The Most Powerful Question a Parent Can Ask?

The question I have for you drives right to the heart of the matter. It could alter that tired, haggard feeling you have at the end of a day or weekend. It could alter the life of your children for the better and the life of their future partner. More than that, it could even alter your community, because once I've told you the question and you've seen how powerful it is you'll want to share it with your brother, sister, neighbours and friends.

Before I ask you my question I want to set the scene. You're a loving parent striving to give your children the best life you can offer. You race around the household picking up their dirty underwear from under the bed, collecting the towels from the bathroom floor and spend whatever time it takes to knock up their favourite food while one of your children spends fifty percent of their free time surfing the net and talking in chat rooms and the other catches up on thirty hours of TV a week. Meantime, you?

Well, sometimes you might feel tired. Sometimes deflated. Sometimes unappreciated and perhaps just a tad grumpy! If you relate to any of what I describe then my question will change it all for you and I recommend you read on.

For women, age-old family values still play a big part. Values passed on ? mother-to-mother ? combine with the natural instincts to love, support and nurture. And despite doing a day job you probably still arrive home and strive to take care of your family in the way your mother took care of you. But are your mother's old values working for you and, just as importantly, are they working for your children?

So, here is the question?

What kind of children do you want to raise?

Do we want to raise well-rounded, confident, considerate children that show gratitude and appreciation for all that is given to them and just a fraction of what you do for them? Do you want strong, loving children, who understand and accept responsibility for their 'self' and the ones they love. If you do then I have a second question for you?

Will the current behaviour in your household make that happen?

Will chatting to strangers on the internet during a large part of her free time help your daughter become a confident, considerate woman? Will Homer Simpson help your son to respect his 'self' and the ones he loves? And will you picking up their sweaty, crumpled, underwear help them to become responsible for their own lives?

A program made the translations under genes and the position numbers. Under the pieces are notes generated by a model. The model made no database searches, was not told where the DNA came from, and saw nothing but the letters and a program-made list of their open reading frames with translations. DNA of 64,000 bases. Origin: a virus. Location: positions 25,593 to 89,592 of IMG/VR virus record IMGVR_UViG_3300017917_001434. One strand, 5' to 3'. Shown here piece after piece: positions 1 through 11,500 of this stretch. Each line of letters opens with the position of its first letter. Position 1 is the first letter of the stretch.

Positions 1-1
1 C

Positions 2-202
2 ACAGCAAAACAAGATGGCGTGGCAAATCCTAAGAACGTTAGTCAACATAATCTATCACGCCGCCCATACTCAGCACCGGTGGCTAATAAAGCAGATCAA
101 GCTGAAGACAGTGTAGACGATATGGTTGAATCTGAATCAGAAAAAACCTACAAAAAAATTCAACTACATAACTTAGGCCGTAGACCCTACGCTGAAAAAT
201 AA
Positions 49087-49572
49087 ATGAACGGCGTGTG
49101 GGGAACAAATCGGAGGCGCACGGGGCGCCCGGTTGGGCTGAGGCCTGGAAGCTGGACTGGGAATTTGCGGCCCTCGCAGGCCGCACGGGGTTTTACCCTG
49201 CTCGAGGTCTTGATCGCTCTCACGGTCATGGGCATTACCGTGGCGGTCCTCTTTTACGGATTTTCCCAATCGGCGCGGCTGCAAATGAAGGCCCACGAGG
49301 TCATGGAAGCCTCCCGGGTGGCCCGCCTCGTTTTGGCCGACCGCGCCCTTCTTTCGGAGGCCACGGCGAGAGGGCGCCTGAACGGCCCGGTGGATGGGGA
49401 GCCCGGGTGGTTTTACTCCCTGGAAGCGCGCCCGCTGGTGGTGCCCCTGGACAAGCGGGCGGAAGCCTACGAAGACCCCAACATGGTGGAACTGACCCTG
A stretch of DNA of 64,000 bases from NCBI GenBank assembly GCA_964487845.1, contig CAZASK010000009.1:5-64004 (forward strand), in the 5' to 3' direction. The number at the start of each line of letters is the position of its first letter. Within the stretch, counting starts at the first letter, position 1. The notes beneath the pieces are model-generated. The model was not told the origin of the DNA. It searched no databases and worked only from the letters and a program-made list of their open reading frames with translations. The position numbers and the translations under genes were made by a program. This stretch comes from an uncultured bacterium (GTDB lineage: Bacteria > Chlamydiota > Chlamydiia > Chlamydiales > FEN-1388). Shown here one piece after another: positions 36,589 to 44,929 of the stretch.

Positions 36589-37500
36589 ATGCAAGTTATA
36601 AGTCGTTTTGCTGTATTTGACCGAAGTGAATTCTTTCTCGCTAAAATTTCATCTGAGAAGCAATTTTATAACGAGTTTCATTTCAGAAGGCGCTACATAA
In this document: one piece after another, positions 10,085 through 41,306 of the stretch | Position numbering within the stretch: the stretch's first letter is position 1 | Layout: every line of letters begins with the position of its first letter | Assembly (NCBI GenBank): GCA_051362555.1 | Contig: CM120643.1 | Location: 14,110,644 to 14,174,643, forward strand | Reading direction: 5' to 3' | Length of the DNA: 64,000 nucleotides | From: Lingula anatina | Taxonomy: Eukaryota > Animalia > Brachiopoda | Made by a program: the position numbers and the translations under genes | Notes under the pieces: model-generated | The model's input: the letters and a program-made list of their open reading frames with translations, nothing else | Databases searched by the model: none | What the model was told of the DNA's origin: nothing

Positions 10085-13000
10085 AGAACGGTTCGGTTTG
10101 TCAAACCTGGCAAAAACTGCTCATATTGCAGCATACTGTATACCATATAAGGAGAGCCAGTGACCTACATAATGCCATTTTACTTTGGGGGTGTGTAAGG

I recently overheard a woman talking about her 12 year-old son. She confessed to laying out his clothes each morning, packing his school bag with books and food and then she said, "Because if I don't, he'll forget." This shocked me and here is why?

My own children, since the age of five have done all the things that a lot of mother's still do. Why? Because I am their parent ? their guide and leader, not their nanny ? and as such I have a responsibility to first nurture, then educate, then, as soon as they are ready, hand over responsibility for their wellbeing to them. Children who take part in their own life ? pick up their dirty linen, contribute to dinner and tidying their home ? go on to become confident, well-rounded, respectful kids; and children who don't? well they're the ones you might moan about to your friends when you witness them disrespecting both other human beings and the environment.

Begin by directing your children to take on small tasks. Ask them to put their clothes in a washing basket or hang a towel up. Ask them to bring their plates to the sink and wash them after dinner and tell them they are helping you and that you really appreciate their help. Give them a hug for their help and they might do even more! As they get better increase the tasks. Ask them to cut the grass for you, iron the clothes or cook dinner. And if you think that is too much responsibility then think about this?

A Maasai tribe leader appointed a seven year-old girl as the person in charge of two-thirds of his village's wealth. The wealth was not held in money, but in three camels. The girl was responsible for ensuring that these camels stayed safe and well fed and she knew if she failed to do this properly then the villagers may end up starving. Maybe we could trust our children with a vacuum or a mop or a duster once or twice a week!

Help your children to find purpose in life. Find more time for your 'self' so you can to define your own purpose more strongly.

About The Author

Neil Millar is the novelist behind the potent SAS adventure Black Water, personal development writer and author of Simple Steps to Greater Happiness and Be the Hero in your Own Life. Neil's words inspire people to find greater reward in their work and more fun in their personal relationships and life. Subscribe to the Ezine he writes for Unstoppable Life? FREE!

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